What Teachers Really Teach

I’ve wanted to be a teacher for as long as I can remember. When my kindergarten teacher asked us, “what do you want to be when you grow up?”, my answer was “a teacher”. That answer never changed over the years. Third grade—teacher. Seventh grade—teacher. Sophomore—teacher. What I wanted to teach changed several times over the years, usually coinciding with whatever grade level I happened to be in at the time. By my junior year in high school, I had settled on teaching high school English Literature, until an epiphany experience in the All-State Chorus confirmed for me that I was called to teach music.

I hold bachelor’s and master’s degrees in music education. My certification reads “music vocal/general PK-12”. I’m in my eighth year as a secondary vocal music teacher.

But music is not really what I teach.

I teach critical thinking. I teach problem solving. I teach students how to take it one step at a time while keeping the big picture in mind. I show them how to practice smart, not just hard, and to see the “why” not just the “what” in every concept. I challenge them to be musicians, not just singers.

I teach multi-tasking. I show them how to read notes, rhythms, text, dynamics, and articulation while simultaneously utilizing good technique. I help them learn to juggle multiple projects at the same time, while giving each the attention and practice they need to come to fruition.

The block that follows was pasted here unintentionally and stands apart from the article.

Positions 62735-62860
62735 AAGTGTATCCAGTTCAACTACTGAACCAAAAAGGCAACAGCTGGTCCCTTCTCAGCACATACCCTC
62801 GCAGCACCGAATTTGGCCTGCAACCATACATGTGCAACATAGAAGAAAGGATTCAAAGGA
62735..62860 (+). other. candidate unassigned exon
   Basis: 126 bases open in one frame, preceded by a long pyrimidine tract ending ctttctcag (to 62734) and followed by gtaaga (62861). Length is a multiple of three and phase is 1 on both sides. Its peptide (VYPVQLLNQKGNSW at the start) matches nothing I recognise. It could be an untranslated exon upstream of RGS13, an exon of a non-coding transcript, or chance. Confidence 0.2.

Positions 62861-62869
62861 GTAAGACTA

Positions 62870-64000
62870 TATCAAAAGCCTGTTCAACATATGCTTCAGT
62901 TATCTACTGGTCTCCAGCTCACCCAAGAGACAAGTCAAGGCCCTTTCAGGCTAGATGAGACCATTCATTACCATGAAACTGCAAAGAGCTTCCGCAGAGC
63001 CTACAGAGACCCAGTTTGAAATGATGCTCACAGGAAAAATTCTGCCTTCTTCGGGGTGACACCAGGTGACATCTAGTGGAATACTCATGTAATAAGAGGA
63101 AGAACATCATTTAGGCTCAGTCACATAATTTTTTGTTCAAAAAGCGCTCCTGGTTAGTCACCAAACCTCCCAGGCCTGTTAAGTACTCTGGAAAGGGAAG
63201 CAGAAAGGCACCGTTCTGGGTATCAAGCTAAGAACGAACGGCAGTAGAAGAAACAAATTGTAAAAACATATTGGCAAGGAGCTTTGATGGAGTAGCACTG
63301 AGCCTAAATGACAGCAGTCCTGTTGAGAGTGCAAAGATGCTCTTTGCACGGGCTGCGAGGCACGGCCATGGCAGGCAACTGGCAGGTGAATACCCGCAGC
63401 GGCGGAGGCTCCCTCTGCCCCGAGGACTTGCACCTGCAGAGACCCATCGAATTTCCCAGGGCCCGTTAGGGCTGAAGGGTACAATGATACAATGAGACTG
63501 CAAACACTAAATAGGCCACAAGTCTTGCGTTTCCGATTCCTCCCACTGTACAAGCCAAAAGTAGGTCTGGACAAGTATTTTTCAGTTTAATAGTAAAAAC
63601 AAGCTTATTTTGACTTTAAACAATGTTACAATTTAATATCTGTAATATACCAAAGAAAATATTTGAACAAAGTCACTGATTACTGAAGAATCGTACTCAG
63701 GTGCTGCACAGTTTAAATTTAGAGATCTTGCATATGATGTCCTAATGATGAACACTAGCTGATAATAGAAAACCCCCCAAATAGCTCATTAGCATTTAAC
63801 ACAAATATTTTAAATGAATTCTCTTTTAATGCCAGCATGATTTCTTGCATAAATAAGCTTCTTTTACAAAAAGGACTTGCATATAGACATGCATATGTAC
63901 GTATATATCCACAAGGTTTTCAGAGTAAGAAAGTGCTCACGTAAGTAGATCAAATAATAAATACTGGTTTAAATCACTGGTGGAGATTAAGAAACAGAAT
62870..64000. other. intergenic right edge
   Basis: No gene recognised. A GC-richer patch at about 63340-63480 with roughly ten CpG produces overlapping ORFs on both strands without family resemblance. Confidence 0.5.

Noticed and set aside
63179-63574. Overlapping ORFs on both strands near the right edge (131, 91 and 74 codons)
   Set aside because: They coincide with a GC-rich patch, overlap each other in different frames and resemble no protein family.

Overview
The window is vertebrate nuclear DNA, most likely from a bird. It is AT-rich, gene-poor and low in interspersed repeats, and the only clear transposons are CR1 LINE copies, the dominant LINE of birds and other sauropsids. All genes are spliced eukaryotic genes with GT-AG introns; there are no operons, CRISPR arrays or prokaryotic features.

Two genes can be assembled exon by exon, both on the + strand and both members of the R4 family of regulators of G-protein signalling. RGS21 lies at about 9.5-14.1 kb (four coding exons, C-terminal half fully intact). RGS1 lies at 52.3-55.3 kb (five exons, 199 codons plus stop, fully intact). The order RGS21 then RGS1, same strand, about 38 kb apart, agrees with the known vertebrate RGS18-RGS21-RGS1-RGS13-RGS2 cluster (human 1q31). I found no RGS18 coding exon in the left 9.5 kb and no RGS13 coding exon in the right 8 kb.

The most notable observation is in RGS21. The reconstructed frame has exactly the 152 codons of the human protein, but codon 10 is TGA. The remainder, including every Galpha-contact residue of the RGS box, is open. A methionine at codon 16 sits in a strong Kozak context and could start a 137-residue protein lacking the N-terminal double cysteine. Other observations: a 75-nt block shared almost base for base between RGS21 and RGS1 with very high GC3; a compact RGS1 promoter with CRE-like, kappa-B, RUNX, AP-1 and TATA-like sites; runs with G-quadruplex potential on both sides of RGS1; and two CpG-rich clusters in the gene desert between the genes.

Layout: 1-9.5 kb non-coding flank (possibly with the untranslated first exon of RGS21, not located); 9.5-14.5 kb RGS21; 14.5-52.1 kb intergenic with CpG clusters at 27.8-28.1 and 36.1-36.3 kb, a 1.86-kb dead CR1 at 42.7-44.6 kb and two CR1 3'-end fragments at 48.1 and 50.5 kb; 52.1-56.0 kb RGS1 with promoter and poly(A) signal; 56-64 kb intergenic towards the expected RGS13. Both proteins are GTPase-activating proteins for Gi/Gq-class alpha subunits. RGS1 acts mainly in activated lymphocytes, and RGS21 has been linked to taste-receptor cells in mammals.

I teach work ethic. I teach kids that talent + work ethic = skill. I tell them that practice makes permanent and that taking the time to learn good habits—no matter how tedious—saves them the time of breaking bad ones in the long-run.

I teach teamwork. I teach collaboration. I show students that there are tasks in life we can’t accomplish on our own, and I show them how to ask for and accept help. I teach them the value of contributing their own unique gifts to the common good, and to appreciate how the unique gifts of other benefit them.

I teach vision. I teach the value of setting a goal, then working hard over the course of days, weeks, months, and sometimes years to achieve it. I show them—in a world where waiting for anything is a foreign concept—that some things are worth the wait. I teach delayed gratification in an instant gratification world.

I teach students to look for the science and math in art, and to look for the art in science and math. I show them that poetry and music are sometimes synonymous. I show them that music has been, is, and will continue to be an integral part of the human experience in every culture across the planet. I remind them that people 50, 100, 200, 400 years ago performed the same piece of music they are learning today, and I watch them marvel at that connection.

Music is the vessel for learning in my classroom. My colleagues are teaching the same lessons using a different medium—Math, Science, Language Arts, Social Studies, Art, Athletics…

I teach my kids skills that cannot be measured, but matter more than any name, date, or fact they can memorize. I teach many things. Music is just the tool I use to teach them.


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